Egypt's Antiquities Minister gives go-ahead for Mohamed Ali palace restoration
After being restored in 2000, the palace fell again into disrepair and has been off limits for tourists since 2012, with a car bomb last year damaging it even further
Egypt's Antiquities Minister Khaled El-Enany gave the go ahead for the restoration of the Mohamed Ali palace in Shubra El-Kheima that has been off limits to tourists since 2012 due to its poor preservation.
El-Enany, who was touring the site north of Cairo in Qalioubiya Governorate, said that restorers, archaeologists and engineers are currently carrying out comprehensive studies on the architectural condition of the palace.
The palace's distinguished garden will also be rehabilitated in order for it to be used for archaeological conferences and cultural events.
Regretfully, several parts of the palace were severely damaged after a car bomb hit a neighbouring security building in August 2015.
The Fountain (Faskiya) and Gabalaya buildings of the palace were badly affected by the explosion. Moreover, a modern lamp in the main hall of the fountain building fell down and broke completely.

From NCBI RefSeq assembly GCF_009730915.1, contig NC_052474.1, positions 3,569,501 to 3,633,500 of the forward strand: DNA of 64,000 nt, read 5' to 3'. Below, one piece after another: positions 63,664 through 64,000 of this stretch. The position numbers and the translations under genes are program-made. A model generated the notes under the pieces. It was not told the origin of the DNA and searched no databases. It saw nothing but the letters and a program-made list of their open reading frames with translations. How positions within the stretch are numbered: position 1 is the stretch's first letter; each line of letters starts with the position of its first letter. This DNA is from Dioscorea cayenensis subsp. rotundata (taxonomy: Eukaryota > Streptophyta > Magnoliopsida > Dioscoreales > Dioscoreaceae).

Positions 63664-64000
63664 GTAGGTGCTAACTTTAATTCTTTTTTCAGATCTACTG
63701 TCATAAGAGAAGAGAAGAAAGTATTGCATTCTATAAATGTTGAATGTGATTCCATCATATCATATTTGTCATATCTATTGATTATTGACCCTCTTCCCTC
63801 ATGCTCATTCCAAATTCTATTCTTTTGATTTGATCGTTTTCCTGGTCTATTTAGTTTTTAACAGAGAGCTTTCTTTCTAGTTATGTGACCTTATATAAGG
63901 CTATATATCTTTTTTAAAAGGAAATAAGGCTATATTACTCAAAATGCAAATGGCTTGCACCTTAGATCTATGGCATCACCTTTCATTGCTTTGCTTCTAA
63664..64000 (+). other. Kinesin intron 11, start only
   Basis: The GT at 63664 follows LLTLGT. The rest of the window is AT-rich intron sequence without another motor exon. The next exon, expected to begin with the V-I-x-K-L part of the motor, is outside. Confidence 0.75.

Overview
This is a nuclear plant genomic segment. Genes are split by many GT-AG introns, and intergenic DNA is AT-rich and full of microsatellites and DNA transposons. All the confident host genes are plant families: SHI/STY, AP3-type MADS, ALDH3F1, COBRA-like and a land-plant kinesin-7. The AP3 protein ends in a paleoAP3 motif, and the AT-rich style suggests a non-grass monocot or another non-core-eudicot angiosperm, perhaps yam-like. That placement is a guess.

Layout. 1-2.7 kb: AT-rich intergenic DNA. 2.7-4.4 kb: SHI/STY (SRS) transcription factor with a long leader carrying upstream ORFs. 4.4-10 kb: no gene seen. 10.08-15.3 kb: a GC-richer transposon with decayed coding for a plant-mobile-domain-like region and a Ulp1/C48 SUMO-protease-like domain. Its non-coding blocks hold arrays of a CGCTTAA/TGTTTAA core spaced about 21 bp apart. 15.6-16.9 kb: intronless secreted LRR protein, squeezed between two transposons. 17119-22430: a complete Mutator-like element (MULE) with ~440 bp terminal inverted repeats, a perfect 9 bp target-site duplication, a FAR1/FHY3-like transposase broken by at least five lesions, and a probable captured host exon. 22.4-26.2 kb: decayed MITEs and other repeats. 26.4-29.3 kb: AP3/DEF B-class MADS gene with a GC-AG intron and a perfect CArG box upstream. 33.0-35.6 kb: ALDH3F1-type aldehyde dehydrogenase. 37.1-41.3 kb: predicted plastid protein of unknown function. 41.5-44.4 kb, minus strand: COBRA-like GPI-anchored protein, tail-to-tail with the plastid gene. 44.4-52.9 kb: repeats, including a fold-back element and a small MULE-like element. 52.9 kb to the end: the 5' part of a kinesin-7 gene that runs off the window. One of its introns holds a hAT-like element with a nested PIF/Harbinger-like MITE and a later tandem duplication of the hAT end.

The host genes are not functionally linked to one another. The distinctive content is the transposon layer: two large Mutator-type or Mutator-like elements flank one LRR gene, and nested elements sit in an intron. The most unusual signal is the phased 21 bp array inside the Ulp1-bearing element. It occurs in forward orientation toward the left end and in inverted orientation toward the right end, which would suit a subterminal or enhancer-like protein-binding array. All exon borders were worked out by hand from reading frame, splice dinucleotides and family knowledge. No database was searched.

Decorations on the doors were damaged and dislodged. All 12 stained glass windows in the building's dining room were broken.
Significant cracks have spread all over the building's walls and floors, the most critical of which are those found at the northwest corner of the building and northern section. The Waterwheel (Al-Sakiya) Tower is safe and has been well conserved.
The Mohamed Ali Palace, once known as the Egyptian Versailles, was comprehensively restored in 2000 in order to save its exquisite early 19th-century buildings, which feature a blend of rococo and baroque styles.
The palace site has groves of shrubs, a labyrinth, a hippodrome and a great expanse of water surrounded by galleries flanked by four pavilions. There is also a mosque and wide tree-lined avenues.